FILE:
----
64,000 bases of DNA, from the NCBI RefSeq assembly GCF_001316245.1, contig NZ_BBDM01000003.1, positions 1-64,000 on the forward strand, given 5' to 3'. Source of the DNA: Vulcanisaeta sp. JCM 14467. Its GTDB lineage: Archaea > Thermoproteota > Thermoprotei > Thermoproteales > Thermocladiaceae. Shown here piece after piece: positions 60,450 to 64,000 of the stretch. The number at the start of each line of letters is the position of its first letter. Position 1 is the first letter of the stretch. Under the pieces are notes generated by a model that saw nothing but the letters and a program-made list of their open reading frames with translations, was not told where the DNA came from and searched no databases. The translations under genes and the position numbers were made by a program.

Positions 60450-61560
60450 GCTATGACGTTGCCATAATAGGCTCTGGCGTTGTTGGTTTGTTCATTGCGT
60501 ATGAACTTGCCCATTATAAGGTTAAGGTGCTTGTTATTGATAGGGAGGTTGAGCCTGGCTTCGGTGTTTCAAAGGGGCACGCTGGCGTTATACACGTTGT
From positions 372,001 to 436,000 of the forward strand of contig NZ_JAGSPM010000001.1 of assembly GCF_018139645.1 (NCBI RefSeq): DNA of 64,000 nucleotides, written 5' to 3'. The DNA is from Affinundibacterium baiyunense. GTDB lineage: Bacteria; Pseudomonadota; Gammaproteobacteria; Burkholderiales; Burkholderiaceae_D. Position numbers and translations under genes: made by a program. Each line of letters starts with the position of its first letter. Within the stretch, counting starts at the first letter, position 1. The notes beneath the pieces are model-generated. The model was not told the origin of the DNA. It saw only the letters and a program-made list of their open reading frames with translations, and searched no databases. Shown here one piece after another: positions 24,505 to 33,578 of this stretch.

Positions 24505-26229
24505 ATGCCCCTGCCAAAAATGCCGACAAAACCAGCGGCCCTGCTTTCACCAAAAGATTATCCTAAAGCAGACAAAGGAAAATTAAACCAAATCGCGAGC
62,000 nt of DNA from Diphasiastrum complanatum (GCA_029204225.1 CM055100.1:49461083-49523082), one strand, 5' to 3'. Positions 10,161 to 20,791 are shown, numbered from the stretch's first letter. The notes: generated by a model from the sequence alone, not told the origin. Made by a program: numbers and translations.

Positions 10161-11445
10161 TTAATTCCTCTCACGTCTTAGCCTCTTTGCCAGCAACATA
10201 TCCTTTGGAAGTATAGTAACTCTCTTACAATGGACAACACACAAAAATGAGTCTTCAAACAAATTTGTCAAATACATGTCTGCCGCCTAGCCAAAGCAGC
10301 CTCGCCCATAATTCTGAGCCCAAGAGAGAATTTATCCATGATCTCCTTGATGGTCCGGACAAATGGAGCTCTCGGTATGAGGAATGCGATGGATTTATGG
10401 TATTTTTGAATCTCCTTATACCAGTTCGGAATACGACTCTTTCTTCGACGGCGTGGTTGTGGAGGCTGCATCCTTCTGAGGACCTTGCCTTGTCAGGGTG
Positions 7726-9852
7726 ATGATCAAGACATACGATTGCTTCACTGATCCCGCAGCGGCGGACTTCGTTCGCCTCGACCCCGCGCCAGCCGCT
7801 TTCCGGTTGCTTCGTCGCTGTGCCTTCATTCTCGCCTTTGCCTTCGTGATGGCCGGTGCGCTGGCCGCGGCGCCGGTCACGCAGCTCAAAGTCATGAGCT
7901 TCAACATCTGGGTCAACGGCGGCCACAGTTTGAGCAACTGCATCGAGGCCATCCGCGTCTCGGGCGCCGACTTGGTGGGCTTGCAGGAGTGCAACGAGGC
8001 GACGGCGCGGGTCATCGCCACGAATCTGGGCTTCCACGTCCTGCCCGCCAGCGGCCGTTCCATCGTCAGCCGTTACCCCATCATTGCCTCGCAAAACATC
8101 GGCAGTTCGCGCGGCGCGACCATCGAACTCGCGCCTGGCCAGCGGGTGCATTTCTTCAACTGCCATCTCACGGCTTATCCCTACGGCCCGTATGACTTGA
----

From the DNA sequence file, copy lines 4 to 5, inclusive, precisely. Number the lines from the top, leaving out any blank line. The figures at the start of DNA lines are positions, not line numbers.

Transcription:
60501 ATGAACTTGCCCATTATAAGGTTAAGGTGCTTGTTATTGATAGGGAGGTTGAGCCTGGCTTCGGTGTTTCAAAGGGGCACGCTGGCGTTATACACGTTGT
From positions 372,001 to 436,000 of the forward strand of contig NZ_JAGSPM010000001.1 of assembly GCF_018139645.1 (NCBI RefSeq): DNA of 64,000 nucleotides, written 5' to 3'. The DNA is from Affinundibacterium baiyunense. GTDB lineage: Bacteria; Pseudomonadota; Gammaproteobacteria; Burkholderiales; Burkholderiaceae_D. Position numbers and translations under genes: made by a program. Each line of letters starts with the position of its first letter. Within the stretch, counting starts at the first letter, position 1. The notes beneath the pieces are model-generated. The model was not told the origin of the DNA. It saw only the letters and a program-made list of their open reading frames with translations, and searched no databases. Shown here one piece after another: positions 24,505 to 33,578 of this stretch.